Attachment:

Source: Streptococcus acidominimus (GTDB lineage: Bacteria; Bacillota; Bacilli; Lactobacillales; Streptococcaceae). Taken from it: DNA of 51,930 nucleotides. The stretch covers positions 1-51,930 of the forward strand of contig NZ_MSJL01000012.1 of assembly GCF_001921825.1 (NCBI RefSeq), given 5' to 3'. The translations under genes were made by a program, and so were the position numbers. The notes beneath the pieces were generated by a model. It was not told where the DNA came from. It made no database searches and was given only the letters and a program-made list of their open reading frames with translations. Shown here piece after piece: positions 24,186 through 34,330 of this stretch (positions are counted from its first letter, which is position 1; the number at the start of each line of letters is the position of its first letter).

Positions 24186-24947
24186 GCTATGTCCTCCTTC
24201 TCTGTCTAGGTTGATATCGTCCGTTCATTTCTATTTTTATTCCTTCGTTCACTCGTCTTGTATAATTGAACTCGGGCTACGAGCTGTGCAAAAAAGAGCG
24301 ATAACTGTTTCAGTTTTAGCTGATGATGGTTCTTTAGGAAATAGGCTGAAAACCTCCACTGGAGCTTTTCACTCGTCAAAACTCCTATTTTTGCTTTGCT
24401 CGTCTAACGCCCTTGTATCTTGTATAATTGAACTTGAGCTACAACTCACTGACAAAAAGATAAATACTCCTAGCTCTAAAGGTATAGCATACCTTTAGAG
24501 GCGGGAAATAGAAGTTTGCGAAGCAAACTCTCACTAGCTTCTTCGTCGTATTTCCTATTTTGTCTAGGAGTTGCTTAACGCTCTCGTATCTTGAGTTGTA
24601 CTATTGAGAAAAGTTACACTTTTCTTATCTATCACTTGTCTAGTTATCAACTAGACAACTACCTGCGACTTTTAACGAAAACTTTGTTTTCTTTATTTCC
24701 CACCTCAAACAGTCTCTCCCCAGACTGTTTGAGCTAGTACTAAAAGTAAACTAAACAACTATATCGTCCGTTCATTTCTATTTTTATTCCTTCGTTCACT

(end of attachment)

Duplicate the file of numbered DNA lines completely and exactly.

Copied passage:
Source: Streptococcus acidominimus (GTDB lineage: Bacteria; Bacillota; Bacilli; Lactobacillales; Streptococcaceae). Taken from it: DNA of 51,930 nucleotides. The stretch covers positions 1-51,930 of the forward strand of contig NZ_MSJL01000012.1 of assembly GCF_001921825.1 (NCBI RefSeq), given 5' to 3'. The translations under genes were made by a program, and so were the position numbers. The notes beneath the pieces were generated by a model. It was not told where the DNA came from. It made no database searches and was given only the letters and a program-made list of their open reading frames with translations. Shown here piece after piece: positions 24,186 through 34,330 of this stretch (positions are counted from its first letter, which is position 1; the number at the start of each line of letters is the position of its first letter).

Positions 24186-24947
24186 GCTATGTCCTCCTTC
24201 TCTGTCTAGGTTGATATCGTCCGTTCATTTCTATTTTTATTCCTTCGTTCACTCGTCTTGTATAATTGAACTCGGGCTACGAGCTGTGCAAAAAAGAGCG
24301 ATAACTGTTTCAGTTTTAGCTGATGATGGTTCTTTAGGAAATAGGCTGAAAACCTCCACTGGAGCTTTTCACTCGTCAAAACTCCTATTTTTGCTTTGCT
24401 CGTCTAACGCCCTTGTATCTTGTATAATTGAACTTGAGCTACAACTCACTGACAAAAAGATAAATACTCCTAGCTCTAAAGGTATAGCATACCTTTAGAG
24501 GCGGGAAATAGAAGTTTGCGAAGCAAACTCTCACTAGCTTCTTCGTCGTATTTCCTATTTTGTCTAGGAGTTGCTTAACGCTCTCGTATCTTGAGTTGTA
24601 CTATTGAGAAAAGTTACACTTTTCTTATCTATCACTTGTCTAGTTATCAACTAGACAACTACCTGCGACTTTTAACGAAAACTTTGTTTTCTTTATTTCC
24701 CACCTCAAACAGTCTCTCCCCAGACTGTTTGAGCTAGTACTAAAAGTAAACTAAACAACTATATCGTCCGTTCATTTCTATTTTTATTCCTTCGTTCACT